The bartender’s testimony corroborated that of the officer in general outline, but he denied that he had been told by the officer about the arrangements with the woman. Further, he testified that at the package goods counter, the officer “asked me if I get his money and I said, ‘keep your money.’ ” He also denied that he had offered to hold the officer’s money for him, but, on the contrary, had refused to do so.
The judge in the Circuit Court decided that the officer’s testimony was insufficient to show a violation of the statute, making reference to the case of Daley v. License Appeal Commission, 54 Ill App2d 265, 204 NE2d 36, although conceding that this case could be distinguished on the facts. In a colloquy explaining his conclusion, the judge stated that the evidence in this case “borders on entrapment”; that the seriousness of prosti*277tution and the problem of keeping licenses in proper hands “didn’t give the police officer the right to manufacture the evidence that is now used later to incriminate any defendant.”
In cases of this kind, we, and the Circuit Court, and the License Appeal Commission are all required to accept the judgment of the Local Commissioner as to the credibility of the witnesses. It is only he, as the trier of the facts, who is authorized to assess credibility, weigh the evidence, reconcile conflicting evidence, if possible, and, if not possible, determine which witnesses are worthy of belief. Crepps v. Industrial Commission, 402 Ill 606, 615, 616, 85 NE2d 5; Parker v. Department of Registration and Education, 5 Ill2d 288, 293, 294, 125 NE2d 494; Adamek v. Civil Service Commission of Chicago, 17 Ill App2d 11, 20, 149 NE2d 466; Daley v. Rifkin, 84 Ill App2d 467, 470, 228 NE2d 224; Ill Rev Stats 1967, c 43, § 153 and c 110, § 274. Neither the Circuit Court nor this court should disturb the Commissioner’s decision so long as it is supported by substantial evidence, and is neither arbitrary nor contrary to the manifest weight of the evidence. Daley v. Kilbourn Club, Inc., 64 Ill App2d 235, 211 NE2d 778; Daley v. Johnson, 89 Ill App2d 100, 233 NE2d 95. See also Nechi v. Daley, 40 Ill App2d 326, 335-336, 188 NE2d 243 where the court said:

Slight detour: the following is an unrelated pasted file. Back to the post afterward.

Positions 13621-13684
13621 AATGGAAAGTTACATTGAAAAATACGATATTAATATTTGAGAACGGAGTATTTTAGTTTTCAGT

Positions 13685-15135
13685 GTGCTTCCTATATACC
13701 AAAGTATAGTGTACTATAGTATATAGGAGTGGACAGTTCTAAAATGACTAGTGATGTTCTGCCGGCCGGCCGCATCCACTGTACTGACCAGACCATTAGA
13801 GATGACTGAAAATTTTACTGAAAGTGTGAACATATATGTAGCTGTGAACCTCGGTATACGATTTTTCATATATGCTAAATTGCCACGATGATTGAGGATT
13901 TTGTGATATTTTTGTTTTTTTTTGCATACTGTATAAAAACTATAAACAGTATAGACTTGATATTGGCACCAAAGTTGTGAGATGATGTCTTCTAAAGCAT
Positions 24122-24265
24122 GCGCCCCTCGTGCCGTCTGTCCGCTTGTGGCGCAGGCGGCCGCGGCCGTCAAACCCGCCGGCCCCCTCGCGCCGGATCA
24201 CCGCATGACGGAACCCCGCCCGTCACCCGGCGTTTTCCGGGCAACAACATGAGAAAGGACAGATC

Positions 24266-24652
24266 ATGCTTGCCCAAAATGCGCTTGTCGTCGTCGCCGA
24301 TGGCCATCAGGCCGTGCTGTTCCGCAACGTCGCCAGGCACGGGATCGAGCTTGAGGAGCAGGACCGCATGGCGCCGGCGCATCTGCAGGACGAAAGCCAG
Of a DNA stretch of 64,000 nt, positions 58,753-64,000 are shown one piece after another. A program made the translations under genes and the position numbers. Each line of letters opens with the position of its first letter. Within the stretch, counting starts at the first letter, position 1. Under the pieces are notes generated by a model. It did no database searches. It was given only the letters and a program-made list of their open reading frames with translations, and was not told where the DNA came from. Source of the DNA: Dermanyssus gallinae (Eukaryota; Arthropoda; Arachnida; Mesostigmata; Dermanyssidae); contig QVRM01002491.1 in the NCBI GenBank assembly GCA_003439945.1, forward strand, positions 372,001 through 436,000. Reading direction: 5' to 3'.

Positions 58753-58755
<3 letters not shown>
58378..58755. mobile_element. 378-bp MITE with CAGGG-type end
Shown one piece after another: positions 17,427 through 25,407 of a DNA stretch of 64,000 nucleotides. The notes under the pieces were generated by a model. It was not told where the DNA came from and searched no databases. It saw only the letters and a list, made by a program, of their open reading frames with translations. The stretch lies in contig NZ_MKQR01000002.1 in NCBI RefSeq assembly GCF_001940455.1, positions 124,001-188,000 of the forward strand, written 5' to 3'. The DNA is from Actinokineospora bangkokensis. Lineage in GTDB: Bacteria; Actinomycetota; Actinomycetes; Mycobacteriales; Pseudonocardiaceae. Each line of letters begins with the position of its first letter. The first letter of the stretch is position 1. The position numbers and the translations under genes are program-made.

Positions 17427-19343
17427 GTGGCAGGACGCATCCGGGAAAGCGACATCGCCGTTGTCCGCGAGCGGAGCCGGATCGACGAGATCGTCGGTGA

Under the Administrative Review Act the findings and conclusions of the administrative agency on questions of fact are to be held prima facie true and correct (Ill Rev Stats 1961, c 110, § 274). The law in Illinois is well settled that the scope of judicial review is limited to a consideration of the record to determine if the findings and orders of the administrative agency are against the manifest weight of the evidence, and it has been consistently held that the courts are not authorized to reweigh *278the evidence or to make an independent determination of the facts. [Citations omitted.]
In our opinion, the testimony of the police officer was adequate to establish violation of the soliciting statute and, therefore, adequate also to support the license revocation. We are unable to find in this record anything other than possible disbelief of this evidence (which, as we have pointed out, is not available to us) to justify the Circuit Court’s determination that it amounted to entrapment or was otherwise insufficient.
The judgment of the Circuit Court is therefore reversed and the cause is remanded with direction to reverse the order of the License Appeal Commission and affirm the license revocation order of the Local Liquor Control Commissioner.
Reversed and remanded with directions.
DRUCKER, P. J. and STAMOS, J., concur.